USGC Sends Grain Storage Expert To Panama, Guatemala

US - Importing 2.4 million metric tons (94.5 million bushels) of US corn in 2009, Central America remains a key market for US producers.
calendar icon 4 May 2010
clock icon 2 minute read

As part of the US Grains Council’s marketing strategy, the Council recently sent a grain storage science specialist to Panama and Guatemala to respond to complaints about the quality of US grain shipments to each country. Dr Carl Reed from Kansas State University’s International Grains Programme met with Central American feed millers to address their concerns.

“This was an educational trip for us, and we feel very good about the interviews we conducted,” Mr Reed said. “We now have a better understanding of the limitations our clients face in terms of grain handling; we are aware of the doubts technicians have and their concern as to why certain phenomenon gives them trouble.”

According to Kurt Shultz, USGC regional director in Latin America and the Caribbean Region, conversations with feed mill technicians revealed that issues surrounding US corn quality varied from shipment to shipment. “Some feed mills had very good grain quality laboratories and sophisticated management plans to respond to and manage quality from receipt through the final product,” he said. “These feed mills had minimal grain quality complaints. The feed mills that did not have a grain quality control system were the primary sources of grain quality complaints, however they had difficulty articulating their exact concerns – whether it was dusty corn, broken kernels, mycotoxins or storage issues.”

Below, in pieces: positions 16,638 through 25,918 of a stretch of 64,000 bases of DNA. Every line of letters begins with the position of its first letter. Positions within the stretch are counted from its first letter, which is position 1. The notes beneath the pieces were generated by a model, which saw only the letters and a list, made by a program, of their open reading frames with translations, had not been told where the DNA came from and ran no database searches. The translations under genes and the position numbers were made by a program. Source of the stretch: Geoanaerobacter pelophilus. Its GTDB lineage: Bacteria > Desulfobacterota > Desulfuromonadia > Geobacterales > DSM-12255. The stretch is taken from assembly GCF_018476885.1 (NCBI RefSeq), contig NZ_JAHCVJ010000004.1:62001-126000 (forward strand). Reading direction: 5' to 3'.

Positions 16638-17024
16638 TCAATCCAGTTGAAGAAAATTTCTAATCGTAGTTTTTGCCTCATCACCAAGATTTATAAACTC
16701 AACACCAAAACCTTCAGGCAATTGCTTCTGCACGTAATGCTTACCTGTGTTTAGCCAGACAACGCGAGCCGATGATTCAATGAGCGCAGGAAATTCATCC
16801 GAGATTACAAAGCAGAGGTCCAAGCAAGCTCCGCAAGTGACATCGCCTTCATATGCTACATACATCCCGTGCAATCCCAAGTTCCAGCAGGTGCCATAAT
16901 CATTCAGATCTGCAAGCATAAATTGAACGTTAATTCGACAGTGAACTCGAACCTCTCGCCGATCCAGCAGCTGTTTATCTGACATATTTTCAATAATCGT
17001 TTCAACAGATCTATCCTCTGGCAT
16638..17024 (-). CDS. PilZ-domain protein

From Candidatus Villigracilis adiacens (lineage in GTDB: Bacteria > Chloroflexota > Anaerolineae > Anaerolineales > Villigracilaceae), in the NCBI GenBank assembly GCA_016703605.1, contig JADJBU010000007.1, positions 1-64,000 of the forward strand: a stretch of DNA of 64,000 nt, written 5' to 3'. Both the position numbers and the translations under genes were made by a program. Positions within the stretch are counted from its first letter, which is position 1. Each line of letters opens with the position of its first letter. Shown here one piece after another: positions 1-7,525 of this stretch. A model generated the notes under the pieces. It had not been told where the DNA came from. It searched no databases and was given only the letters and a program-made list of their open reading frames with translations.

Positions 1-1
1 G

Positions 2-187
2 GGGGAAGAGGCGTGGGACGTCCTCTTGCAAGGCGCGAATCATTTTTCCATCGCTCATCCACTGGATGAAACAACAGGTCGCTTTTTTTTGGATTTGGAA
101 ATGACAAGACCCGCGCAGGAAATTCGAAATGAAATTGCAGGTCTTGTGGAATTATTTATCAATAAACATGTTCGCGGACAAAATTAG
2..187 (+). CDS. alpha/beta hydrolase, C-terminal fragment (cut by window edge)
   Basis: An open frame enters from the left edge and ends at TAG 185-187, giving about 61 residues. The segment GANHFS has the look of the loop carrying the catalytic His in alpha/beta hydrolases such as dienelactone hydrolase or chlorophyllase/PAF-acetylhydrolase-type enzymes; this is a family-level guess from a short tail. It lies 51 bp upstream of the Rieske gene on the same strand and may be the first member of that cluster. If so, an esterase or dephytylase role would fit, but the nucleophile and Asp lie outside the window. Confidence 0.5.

Both Mr Reed and Mr Shultz said the lack of in-plant quality control programs highlighted the need for feed mill quality control personnel training. As a result, the Council will host 20-25 technicians from the Central American feed milling industry for a training programme in May at Kansas State University’s International Grains Program. The workshop will focus on harmonising grain grading standards with the US Federal Grain Inspection Systems’ standards and will instruct participants on how to improve grain quality control strategies at individual feed mills.

It is felt that by improving the analysis and control of grain upon arrival at the feed mill that grain quality concerns can be minimised. This will ultimately benefit US exporters and regional feed mills by improving quality control and improving the understanding of US corn grading standards, which are an essential element of the global grain trade.

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